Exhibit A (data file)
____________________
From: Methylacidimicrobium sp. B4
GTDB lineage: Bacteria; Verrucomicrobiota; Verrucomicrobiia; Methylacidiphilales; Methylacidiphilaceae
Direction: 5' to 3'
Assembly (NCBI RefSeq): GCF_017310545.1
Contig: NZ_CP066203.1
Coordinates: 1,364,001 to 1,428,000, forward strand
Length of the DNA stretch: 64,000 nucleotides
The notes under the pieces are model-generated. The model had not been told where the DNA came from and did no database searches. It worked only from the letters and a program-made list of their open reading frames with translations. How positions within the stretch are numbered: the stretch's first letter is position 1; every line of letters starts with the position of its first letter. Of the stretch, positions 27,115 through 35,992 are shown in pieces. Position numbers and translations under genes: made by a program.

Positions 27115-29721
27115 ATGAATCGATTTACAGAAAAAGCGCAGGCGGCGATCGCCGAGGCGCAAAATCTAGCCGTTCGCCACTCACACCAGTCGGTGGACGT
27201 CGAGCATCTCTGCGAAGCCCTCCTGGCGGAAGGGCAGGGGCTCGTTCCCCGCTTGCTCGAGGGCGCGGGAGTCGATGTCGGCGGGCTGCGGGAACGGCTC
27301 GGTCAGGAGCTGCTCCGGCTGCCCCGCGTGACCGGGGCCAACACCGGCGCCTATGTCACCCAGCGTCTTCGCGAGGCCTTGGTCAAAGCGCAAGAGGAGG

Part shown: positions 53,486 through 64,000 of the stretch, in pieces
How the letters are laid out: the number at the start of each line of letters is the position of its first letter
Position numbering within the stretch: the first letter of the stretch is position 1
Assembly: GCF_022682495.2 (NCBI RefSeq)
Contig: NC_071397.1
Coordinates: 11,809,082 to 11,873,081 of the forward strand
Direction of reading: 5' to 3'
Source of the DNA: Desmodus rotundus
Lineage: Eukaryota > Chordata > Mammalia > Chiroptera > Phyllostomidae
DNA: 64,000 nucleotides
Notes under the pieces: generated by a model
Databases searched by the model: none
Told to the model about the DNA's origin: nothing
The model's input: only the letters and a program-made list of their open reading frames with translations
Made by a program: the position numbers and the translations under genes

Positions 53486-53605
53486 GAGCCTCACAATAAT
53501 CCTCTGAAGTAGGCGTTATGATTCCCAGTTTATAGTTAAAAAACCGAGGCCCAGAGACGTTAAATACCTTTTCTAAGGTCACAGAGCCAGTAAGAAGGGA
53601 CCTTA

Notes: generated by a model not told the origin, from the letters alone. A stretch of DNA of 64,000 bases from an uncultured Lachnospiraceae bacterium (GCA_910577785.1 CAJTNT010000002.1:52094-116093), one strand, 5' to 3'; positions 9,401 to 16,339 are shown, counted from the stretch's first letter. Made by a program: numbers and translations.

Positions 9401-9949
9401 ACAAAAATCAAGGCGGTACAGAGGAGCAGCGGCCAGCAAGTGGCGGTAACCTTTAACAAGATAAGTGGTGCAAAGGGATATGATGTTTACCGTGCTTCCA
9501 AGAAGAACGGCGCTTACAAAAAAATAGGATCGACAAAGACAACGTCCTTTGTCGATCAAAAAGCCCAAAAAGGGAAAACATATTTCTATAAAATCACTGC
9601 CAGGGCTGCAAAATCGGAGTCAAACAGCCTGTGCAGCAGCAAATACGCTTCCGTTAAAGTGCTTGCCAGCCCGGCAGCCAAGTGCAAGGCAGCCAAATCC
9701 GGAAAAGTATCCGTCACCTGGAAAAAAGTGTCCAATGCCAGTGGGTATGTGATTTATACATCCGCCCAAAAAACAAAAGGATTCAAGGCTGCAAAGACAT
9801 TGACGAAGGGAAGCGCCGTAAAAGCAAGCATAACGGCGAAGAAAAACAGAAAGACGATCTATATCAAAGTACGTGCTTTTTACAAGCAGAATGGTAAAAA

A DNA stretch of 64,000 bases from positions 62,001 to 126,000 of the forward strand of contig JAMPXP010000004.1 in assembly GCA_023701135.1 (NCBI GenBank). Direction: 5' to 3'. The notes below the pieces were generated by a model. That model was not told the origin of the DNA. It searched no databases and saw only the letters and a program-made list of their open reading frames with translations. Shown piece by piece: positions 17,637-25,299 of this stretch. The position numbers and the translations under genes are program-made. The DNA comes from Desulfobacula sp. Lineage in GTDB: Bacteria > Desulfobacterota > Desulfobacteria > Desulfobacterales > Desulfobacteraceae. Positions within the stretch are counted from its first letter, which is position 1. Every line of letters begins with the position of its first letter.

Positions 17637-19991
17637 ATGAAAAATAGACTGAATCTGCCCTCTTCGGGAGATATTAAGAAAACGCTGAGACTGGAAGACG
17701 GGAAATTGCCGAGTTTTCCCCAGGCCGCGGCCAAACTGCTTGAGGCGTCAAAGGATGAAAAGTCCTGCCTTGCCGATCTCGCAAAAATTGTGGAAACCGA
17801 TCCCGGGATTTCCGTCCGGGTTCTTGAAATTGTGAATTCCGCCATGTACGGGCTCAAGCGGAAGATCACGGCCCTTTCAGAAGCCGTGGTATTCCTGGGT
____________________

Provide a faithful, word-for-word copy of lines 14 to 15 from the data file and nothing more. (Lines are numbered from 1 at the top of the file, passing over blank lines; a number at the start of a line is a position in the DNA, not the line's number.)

How the letters are laid out: the number at the start of each line of letters is the position of its first letter
Position numbering within the stretch: the first letter of the stretch is position 1